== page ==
Creating a Timer in Unreal C++

One of the values displayed on the screen is from the Time variable that stores the time remaining to end the game. In another article, we will see how to draw the values of the variables on the screen.

The Time variable starts with the value 30. We need a way to decrease 1 of the value of this variable every second. To do this we are going to create a Timer. A Timer allows a function to be executed after the specified time has passed. This function can be performed only once or periodically.
 
Before creating a Timer, we will need a variable of type FTimerHandle that will be used to reference the Timer that will be created. It will also be necessary to create a function that will be executed by the Timer. The function will be called Clock().
Open the file TutoProjectGameMode.h, place the variable TimerHandleClock and the declaration of the Clock() function in the protected block below the BeginPlay() function as shown below.
...
protected:
	int32 PlayerLevel;

	int32 Score;

	int32 ItemCount;

	int32 Time;

	bool  bGameOver;

	virtual void BeginPlay() override;

	FTimerHandle TimerHandleClock;

	void Clock();
};
A running game has a Timer Manager that can be accessed using the GetWorldTimerManager() function on any AActor subclass. The Timer Manager has a function called SetTimer() used to create a Timer.
We will place the creation of the Timer inside the StartGame() function that is in the file TutoProjectGameMode.cpp. The StartGame() function will have this content:
void ATutoProjectGameMode::StartGame()
{
  Score = 0;
  PlayerLevel = 1;
  ItemCount = 0;
  Time = 30;
  bGameOver = false;

  GetWorldTimerManager().SetTimer(TimerHandleClock, this, &ATutoProjectGameMode::Clock,
                                  1.0f, true);
}
 
The SetTimer() function is receiving five parameters, let’s analyze the function call and each of the parameters:
  • GetWorldTimerManager().SetTimer() : The first thing that happens on this line is the execution of the GetWorldTimerManager() function that returns an FTimeManager instance. After that, the SetTimer() function of the FTimeManager instance that was returned is executed.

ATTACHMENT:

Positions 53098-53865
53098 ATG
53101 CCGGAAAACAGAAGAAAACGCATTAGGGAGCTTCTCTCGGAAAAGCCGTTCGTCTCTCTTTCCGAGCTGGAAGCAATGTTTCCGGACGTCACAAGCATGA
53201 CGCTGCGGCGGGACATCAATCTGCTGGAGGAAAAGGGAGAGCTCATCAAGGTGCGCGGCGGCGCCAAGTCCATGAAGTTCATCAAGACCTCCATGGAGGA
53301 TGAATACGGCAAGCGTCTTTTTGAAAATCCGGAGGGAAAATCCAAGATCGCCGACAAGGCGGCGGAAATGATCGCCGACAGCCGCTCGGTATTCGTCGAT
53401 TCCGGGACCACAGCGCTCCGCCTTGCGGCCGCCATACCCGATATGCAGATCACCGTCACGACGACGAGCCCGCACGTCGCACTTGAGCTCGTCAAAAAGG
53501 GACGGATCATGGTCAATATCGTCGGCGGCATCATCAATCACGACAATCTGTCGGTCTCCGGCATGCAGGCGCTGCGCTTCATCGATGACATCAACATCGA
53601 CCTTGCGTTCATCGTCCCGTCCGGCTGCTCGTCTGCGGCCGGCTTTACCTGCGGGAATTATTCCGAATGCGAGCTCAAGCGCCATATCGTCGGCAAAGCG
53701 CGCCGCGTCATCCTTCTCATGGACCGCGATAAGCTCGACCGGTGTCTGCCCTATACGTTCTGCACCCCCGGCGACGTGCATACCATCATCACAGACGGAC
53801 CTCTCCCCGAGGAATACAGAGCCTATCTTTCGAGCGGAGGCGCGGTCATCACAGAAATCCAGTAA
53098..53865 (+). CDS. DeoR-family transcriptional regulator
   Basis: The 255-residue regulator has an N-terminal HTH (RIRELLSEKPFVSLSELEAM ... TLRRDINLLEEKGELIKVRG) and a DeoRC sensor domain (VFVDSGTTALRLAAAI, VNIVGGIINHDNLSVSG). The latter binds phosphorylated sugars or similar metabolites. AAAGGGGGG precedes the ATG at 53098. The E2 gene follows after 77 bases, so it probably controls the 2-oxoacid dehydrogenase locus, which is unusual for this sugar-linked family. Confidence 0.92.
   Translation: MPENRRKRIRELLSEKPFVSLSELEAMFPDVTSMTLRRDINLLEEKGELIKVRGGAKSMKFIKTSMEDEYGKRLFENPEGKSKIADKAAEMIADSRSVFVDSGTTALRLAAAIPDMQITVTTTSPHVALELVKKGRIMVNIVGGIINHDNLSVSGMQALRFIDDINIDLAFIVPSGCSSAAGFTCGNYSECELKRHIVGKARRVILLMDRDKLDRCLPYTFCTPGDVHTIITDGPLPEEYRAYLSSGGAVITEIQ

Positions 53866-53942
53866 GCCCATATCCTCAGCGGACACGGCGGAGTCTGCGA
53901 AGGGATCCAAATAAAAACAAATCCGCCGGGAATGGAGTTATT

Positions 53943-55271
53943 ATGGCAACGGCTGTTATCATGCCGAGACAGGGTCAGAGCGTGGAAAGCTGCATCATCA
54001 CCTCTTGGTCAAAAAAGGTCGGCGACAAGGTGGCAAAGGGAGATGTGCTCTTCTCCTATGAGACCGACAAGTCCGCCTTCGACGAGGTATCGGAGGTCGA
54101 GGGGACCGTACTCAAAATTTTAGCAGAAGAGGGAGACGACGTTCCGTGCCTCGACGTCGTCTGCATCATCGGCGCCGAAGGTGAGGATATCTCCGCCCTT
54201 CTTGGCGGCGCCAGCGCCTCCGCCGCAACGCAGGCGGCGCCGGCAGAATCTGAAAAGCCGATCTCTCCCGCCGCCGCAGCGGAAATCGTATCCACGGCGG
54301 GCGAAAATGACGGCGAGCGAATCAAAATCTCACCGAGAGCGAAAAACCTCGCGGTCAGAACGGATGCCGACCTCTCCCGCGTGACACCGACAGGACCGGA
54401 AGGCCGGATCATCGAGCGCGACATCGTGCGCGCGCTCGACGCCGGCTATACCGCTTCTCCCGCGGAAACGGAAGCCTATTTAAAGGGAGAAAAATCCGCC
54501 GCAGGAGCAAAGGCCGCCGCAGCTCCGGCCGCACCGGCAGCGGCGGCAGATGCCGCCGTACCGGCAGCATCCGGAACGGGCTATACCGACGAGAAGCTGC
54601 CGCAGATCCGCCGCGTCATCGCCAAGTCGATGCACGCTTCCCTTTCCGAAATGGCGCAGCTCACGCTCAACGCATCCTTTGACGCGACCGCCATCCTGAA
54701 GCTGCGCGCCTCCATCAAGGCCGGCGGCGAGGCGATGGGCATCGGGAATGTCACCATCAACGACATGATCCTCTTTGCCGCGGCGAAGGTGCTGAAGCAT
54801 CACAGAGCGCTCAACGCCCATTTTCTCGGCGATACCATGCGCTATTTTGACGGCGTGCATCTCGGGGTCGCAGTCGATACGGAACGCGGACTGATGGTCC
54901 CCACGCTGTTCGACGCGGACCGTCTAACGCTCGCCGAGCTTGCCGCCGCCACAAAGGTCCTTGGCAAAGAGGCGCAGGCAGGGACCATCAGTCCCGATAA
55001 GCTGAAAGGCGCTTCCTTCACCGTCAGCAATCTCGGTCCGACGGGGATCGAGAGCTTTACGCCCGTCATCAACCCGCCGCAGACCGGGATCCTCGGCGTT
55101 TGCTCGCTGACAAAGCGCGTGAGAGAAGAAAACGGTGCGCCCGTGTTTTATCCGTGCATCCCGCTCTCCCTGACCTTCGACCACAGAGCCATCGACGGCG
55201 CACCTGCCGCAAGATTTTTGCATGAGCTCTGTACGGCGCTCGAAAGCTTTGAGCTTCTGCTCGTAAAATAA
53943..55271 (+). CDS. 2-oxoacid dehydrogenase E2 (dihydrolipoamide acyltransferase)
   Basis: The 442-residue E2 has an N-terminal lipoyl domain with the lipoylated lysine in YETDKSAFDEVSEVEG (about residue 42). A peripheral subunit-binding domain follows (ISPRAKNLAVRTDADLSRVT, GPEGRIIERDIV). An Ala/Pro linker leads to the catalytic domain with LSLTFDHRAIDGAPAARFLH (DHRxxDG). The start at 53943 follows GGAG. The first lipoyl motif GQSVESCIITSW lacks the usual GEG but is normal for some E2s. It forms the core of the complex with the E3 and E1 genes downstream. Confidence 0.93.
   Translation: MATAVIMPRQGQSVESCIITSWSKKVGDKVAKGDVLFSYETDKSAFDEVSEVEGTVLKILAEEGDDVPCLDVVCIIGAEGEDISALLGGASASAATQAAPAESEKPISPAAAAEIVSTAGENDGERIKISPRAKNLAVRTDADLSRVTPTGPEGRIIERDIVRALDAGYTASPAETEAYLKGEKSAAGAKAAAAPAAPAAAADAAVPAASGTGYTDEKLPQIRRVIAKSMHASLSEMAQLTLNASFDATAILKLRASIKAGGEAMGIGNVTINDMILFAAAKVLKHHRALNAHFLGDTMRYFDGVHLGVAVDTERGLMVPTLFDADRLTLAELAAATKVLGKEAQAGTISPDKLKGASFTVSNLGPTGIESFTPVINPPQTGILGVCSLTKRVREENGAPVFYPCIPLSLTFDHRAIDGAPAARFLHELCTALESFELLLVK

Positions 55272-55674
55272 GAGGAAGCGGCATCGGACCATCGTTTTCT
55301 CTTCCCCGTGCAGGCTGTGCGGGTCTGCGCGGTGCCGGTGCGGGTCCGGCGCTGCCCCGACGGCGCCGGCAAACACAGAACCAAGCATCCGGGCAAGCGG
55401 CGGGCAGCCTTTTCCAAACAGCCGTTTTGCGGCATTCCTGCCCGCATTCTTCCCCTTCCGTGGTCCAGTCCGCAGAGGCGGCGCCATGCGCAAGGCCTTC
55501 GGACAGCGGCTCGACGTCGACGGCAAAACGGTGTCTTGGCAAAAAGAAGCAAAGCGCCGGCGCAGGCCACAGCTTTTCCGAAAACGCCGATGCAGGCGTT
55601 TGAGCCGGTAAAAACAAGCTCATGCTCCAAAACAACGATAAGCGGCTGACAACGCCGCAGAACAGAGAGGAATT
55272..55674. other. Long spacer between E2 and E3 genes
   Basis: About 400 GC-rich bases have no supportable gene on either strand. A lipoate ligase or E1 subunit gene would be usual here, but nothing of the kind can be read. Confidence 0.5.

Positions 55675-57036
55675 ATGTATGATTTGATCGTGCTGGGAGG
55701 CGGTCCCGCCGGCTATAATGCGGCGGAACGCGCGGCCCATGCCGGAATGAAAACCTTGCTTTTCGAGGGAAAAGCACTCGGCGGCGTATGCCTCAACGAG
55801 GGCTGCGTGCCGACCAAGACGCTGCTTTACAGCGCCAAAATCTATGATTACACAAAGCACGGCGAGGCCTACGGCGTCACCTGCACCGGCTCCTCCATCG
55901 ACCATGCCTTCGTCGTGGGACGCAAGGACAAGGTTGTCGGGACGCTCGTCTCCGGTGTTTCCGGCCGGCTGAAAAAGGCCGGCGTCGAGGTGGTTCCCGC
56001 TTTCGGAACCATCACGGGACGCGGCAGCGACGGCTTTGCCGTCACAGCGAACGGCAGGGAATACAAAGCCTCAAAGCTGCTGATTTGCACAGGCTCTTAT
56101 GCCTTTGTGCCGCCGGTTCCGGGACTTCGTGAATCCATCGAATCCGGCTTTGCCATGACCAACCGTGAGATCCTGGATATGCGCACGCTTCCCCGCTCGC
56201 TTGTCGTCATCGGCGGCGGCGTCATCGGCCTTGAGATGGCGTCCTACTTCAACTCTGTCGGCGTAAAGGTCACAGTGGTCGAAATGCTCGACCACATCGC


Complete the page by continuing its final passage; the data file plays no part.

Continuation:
• TimerHandleClock : This is the first parameter of the SetTimer() function. TimerHandleClock is the variable of type FTimerHandle that we created. It will be filled with the necessary information so that we can later reference the Timer that was created. 
  • this : This is a C++ keyword that references the instance that is currently running. It is similar to the word Self used in Blueprints. 
  • &ATutoProjectGameMode::Clock : In this parameter, we inform which is the function that will be executed by the Timer. Note that before the function identification there is the & operator. This operator is used to return the function’s memory address. The function identification consists of the class name, the scope resolution operator :: and the function name without parentheses. 
  • 1.0f : This parameter indicates the time in seconds that the Timer must wait before executing the function. This is a float value. We will analyze the float type in another article. 
  • true : This Boolean parameter is Loop. If true then the Timer will execute the function periodically. If false, the function will be executed only once. 
The SetTimer() function is equivalent to the Blueprint node called Set Timer by Function Name which is in the image below.
We just need to define the Clock() function to finish our Timer. Add the code below at the end of the file TutoProjectGameMode.cpp.
void ATutoProjectGameMode::Clock()
{
  if (Time > 0)
  {
    Time--;
  } 
  else
  {
    bGameOver = true;
    GetWorldTimerManager().ClearTimer(TimerHandleClock);
  }
}
The Timer executes the Clock() function once per second. We use the if conditional to test whether the value of the Time variable is greater than zero. If it is true then the Time variable is decremented, that is, its value is decreased by 1.
If the result of the if expression is false, then the else block will be executed. In the else block, the Boolean variable bGameOver receives the value true to indicate that the game is over. Then the ClearTime() function is called to stop the Timer that we created.

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